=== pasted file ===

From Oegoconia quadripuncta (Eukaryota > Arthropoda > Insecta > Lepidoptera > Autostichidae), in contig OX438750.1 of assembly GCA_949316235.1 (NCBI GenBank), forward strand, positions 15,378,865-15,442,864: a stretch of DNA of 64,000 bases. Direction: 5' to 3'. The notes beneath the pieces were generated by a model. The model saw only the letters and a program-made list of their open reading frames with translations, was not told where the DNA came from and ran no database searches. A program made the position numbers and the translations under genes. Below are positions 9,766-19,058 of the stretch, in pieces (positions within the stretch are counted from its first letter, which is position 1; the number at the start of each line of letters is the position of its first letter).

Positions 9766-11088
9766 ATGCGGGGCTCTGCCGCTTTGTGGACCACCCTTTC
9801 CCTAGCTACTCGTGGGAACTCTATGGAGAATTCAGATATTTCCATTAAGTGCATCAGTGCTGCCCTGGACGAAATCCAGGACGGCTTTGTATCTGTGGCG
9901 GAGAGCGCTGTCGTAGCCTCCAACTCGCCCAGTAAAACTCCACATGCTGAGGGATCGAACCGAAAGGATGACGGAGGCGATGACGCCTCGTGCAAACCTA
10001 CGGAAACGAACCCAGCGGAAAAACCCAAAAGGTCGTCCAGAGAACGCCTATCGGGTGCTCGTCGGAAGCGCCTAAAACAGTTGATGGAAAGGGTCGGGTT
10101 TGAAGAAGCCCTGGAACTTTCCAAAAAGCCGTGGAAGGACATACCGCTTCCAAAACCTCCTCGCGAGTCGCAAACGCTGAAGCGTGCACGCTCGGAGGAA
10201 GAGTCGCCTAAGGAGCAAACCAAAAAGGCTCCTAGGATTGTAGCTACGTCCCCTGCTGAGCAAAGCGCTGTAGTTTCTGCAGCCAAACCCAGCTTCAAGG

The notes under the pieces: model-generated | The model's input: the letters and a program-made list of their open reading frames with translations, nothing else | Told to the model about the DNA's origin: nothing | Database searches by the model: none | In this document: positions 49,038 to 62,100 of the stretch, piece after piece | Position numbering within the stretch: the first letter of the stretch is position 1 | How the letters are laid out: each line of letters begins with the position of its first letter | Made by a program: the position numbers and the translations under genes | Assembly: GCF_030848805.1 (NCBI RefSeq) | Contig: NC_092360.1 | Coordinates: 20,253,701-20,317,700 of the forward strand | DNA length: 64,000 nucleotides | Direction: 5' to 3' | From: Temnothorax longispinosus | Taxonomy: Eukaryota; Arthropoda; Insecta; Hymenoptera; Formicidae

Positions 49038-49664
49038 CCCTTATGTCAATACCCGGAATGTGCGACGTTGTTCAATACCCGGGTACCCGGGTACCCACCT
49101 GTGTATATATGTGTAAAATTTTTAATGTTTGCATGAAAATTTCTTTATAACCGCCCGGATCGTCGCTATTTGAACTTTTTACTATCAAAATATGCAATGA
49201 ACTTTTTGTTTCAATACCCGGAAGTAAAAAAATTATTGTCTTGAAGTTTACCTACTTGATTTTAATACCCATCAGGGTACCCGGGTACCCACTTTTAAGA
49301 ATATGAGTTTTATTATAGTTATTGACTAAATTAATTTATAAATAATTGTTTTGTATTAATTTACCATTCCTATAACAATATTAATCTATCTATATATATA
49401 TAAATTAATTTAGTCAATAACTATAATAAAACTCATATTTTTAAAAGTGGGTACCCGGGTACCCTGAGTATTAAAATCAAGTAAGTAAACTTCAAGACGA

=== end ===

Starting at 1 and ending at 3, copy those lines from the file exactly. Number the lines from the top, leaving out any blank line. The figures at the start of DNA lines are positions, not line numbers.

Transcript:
From Oegoconia quadripuncta (Eukaryota > Arthropoda > Insecta > Lepidoptera > Autostichidae), in contig OX438750.1 of assembly GCA_949316235.1 (NCBI GenBank), forward strand, positions 15,378,865-15,442,864: a stretch of DNA of 64,000 bases. Direction: 5' to 3'. The notes beneath the pieces were generated by a model. The model saw only the letters and a program-made list of their open reading frames with translations, was not told where the DNA came from and ran no database searches. A program made the position numbers and the translations under genes. Below are positions 9,766-19,058 of the stretch, in pieces (positions within the stretch are counted from its first letter, which is position 1; the number at the start of each line of letters is the position of its first letter).

Positions 9766-11088
9766 ATGCGGGGCTCTGCCGCTTTGTGGACCACCCTTTC